Today marks the 160th anniversary of Cinco de Mayo. While it’s a relatively minor holiday in Mexico, the annual fiesta is an excuse in the United States to indulge in margaritas, cervezas (beer), guacamole and tacos.
Many people tend to confuse Cinco de Mayo with “Día de la Independencia,” or Mexico’s independence day. That holiday, also known as “El Grito de la Independencia,” is actually observed on Sept. 16, when Mexico celebrates its independence from Spain.
In Mexico, Cinco de Mayo is not a celebration but a day of remembrance, commemorating Mexico’s victory over the French during the 1862 Battle of Puebla. An outnumbered Mexican army — led by Ignacio Zaragoza, a 33-year-old Texan from Goliad — defeated the invading French forces at the small town of Puebla de Los Angeles during the Franco-Mexico War.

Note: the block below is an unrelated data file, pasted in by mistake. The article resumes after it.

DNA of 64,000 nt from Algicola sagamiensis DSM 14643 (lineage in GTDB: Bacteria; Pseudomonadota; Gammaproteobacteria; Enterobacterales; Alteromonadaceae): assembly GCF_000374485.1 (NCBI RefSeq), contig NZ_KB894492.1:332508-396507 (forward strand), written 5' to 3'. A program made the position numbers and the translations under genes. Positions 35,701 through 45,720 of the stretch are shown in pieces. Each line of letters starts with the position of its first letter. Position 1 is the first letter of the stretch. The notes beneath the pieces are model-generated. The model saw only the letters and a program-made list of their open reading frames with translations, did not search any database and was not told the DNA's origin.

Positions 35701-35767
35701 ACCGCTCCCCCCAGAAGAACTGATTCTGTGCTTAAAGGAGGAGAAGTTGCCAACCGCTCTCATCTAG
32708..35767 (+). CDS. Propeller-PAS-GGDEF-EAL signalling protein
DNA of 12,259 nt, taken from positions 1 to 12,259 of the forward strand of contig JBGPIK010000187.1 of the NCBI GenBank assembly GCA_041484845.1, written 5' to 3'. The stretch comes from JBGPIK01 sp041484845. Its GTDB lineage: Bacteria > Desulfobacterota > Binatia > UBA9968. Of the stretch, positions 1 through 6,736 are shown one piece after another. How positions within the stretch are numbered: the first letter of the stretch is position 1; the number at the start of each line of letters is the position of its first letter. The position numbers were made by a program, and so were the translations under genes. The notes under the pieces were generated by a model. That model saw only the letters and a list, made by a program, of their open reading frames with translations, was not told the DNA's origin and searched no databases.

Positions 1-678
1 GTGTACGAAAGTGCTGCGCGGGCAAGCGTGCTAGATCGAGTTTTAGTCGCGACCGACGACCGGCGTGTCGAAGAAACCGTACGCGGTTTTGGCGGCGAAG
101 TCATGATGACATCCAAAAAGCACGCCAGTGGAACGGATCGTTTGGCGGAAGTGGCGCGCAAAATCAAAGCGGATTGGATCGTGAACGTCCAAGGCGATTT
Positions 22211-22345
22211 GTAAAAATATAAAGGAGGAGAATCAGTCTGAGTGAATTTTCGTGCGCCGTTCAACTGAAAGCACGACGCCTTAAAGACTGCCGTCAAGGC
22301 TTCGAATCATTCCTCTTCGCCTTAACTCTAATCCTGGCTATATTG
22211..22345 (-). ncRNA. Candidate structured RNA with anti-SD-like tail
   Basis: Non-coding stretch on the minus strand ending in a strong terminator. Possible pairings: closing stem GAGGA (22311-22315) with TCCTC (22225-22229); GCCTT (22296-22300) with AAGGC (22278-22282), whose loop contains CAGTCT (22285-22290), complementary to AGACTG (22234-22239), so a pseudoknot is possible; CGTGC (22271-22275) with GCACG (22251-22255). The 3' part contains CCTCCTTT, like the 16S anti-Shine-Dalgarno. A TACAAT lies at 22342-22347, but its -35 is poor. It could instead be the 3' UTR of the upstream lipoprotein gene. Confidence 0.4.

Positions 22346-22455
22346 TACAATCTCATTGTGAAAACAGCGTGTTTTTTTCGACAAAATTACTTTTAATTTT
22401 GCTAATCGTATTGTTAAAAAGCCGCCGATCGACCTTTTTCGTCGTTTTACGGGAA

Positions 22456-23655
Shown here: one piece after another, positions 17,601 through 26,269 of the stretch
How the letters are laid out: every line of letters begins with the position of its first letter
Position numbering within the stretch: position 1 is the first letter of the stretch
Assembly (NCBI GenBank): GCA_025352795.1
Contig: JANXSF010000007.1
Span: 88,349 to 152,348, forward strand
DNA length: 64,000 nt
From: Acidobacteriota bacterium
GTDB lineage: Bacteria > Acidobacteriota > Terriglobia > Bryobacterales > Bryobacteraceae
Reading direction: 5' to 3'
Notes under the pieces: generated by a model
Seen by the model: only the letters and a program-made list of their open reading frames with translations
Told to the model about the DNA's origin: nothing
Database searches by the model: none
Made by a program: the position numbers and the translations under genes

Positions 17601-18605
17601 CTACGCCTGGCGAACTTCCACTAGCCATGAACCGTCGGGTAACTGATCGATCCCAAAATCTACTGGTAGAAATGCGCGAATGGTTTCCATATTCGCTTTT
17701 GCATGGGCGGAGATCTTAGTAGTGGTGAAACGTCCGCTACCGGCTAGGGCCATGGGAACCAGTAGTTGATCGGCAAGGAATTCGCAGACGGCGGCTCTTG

The retreat of the French troops represented a great victory for the people of Mexico, symbolizing the country’s ability to defend its sovereignty against a powerful foreign nation.
Source: What Is Cinco de Mayo and Why Is It Celebrated? – NBC New York